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Ontario’s Feed in Tariff for developing Offshore Wind resources on Lake Erie is attracting over $83 Billion in investment and generating over $253 Billion in Economic activity and 66,362 new jobs while creating manufacturing, Research and Development, Demonstration and Deployment activity. Virginia and other East Coast States can create new Energy and Jobs within a short time as compared with the decades it takes for Nuclear, Gas and Oil and their drawbacks of waste and pollution.

http://www.renewableenergyworld.com/rea/news/article/2010/03/offshore-awakening

Eleven East Coast governors are calling for an East Coast Offshore Wind connection Grid to tap into local resources as opposed to importing Wind energy from Midwest sources that are hundreds of miles away. An East Coast interconnected Offshore Wind grid would bring energy resources directly to the end users, while creating Jobs and Investment in local economies.

Posted by: liveride | April 28, 2010 12:16 PM
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"With how many we plan to build in the U.S., we need to have another American company joining GE so that we can have those good-paying green jobs here..."

Manufacturing turbines can be a bit tricky. They're not just long poles with a few blades on top. That's the easy part, although the blades are much more complicated to design than most people might think. It's the stuff inside the turbine housing that's complex to build. Modern wind turbines have a lot of technology in them. Mostly, though, it's the capital requirements that prevent a lot of companies from starting up a turbine manufacturer. You're talking about a lot of money...easily on the order of $100+ million. It's not just the money to start production, you're going to want AT LEAST 2 years of operating funds on hand. Personally, on something like wind turbines, I'd want 4-5 years of operating expenses on hand.

If I were looking to open a turbine manufacturing company, however, there's a few things I could do to save money. I'd open my plant in the Detroit/Dearborn area. There's plenty of manufacturing plants sitting idle - retooling an existing plant is almost always cheaper than building one from scratch. There's workers used to operating manufacturing machinery - I don't have to hire people completely unused to operating heavy machinery, this makes for a better learning curve. There's ready access to rail and sea shipping nodes so I don't have to build them myself. There's ready access to subcontractors who will build my components, a number of whom are local, which reduces shipping costs for those components. Plus, I'm sure the city of Detroit (or Dearborn) would be happy to extend favorable tax incentives.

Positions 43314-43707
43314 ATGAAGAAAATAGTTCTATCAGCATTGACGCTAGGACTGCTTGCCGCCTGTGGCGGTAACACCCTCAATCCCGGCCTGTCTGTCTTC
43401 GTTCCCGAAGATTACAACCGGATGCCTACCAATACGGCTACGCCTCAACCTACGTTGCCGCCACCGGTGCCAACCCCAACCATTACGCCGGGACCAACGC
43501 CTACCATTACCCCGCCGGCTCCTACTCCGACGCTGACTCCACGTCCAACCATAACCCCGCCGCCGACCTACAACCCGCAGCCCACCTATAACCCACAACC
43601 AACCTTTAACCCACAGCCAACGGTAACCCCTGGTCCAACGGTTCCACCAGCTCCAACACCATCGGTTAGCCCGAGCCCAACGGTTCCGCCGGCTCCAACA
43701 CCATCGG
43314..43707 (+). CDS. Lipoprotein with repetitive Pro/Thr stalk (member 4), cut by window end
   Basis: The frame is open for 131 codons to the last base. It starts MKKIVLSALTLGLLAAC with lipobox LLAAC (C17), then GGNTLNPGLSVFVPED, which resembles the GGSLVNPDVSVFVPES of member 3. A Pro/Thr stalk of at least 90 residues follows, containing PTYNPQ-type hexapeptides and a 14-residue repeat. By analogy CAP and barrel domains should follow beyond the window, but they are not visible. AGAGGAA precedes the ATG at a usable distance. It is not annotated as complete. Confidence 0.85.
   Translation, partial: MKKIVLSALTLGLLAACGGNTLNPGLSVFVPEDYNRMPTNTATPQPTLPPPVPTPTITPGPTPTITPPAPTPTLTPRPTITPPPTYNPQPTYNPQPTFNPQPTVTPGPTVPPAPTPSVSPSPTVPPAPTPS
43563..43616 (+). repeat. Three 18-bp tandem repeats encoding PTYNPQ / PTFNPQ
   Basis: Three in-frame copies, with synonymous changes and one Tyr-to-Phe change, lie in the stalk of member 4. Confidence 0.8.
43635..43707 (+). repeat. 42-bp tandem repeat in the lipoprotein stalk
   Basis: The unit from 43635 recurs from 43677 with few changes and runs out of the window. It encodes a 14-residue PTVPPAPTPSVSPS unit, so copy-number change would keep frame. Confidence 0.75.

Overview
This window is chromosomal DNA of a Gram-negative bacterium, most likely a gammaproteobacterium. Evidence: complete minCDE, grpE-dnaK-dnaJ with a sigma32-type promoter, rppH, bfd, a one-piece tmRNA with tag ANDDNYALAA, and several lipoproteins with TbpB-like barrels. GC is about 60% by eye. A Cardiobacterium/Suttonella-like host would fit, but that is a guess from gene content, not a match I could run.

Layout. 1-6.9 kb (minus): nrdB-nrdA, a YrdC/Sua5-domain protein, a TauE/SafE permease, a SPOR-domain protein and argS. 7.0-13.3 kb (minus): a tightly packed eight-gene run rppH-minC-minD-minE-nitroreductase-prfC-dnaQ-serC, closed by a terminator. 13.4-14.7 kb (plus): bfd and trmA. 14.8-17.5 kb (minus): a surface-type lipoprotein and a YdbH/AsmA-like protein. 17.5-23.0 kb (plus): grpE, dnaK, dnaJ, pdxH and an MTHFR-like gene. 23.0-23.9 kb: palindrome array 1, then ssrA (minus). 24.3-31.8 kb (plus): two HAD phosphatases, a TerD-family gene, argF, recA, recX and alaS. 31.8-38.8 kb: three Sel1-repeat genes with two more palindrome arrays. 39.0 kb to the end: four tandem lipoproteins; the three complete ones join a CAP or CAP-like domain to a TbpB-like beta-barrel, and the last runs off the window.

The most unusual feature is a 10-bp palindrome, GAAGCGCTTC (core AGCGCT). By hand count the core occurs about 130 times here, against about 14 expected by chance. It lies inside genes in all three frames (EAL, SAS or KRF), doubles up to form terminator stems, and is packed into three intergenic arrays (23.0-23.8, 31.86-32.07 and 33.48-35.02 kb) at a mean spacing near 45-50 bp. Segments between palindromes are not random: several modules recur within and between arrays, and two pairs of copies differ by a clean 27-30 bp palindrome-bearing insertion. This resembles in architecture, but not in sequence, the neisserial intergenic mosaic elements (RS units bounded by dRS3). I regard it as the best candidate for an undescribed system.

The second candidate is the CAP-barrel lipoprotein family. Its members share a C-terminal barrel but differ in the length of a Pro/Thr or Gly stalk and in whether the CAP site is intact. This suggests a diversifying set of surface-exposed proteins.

Posted by: SeaTigr | April 28, 2010 12:15 PM
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Hope there will be more wind farms and more building other badly needed renewable energy facilities!

Posted by: lsf07 | April 28, 2010 12:15 PM
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Why is Cape Wind buying their offshore windmill turbines from Siemens? Siemens and Vestas are the two biggest suppliers, but we have only one manufacturer, GE, in the top 10 companies that make wind farm equipment. With how many we plan to build in the U.S., we need to have another American company joining GE so that we can have those good-paying green jobs here -- and getting the corporate tax income from them because foreign-based ones do not pay it. How about loosening the military supply restrictions on Pratt & Whitney so that it can branch out from aircraft engines to windmills, for example?

===============================

Vestas has a large factory in Colorado. Green jobs are here, and Vestas pays corporate income tax on revenue generated in the US.

Posted by: eeterrific | April 28, 2010 12:13 PM
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Why is Cape Wind buying their offshore windmill turbines from Siemens? Siemens and Vestas are the two biggest suppliers, but we have only one manufacturer, GE, in the top 10 companies that make wind farm equipment. With how many we plan to build in the U.S., we need to have another American company joining GE so that we can have those good-paying green jobs here -- and getting the corporate tax income from them because foreign-based ones do not pay it. How about loosening the military supply restrictions on Pratt & Whitney so that it can branch out from aircraft engines to windmills, for example?

Posted by: ericp331 | April 28, 2010 11:43 AM
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I guess since Ted Kennnedy is dead Ken didn't need to worry about blocking Ted's view of the Cape any longer.

Posted by: jdonner2 | April 28, 2010 11:43 AM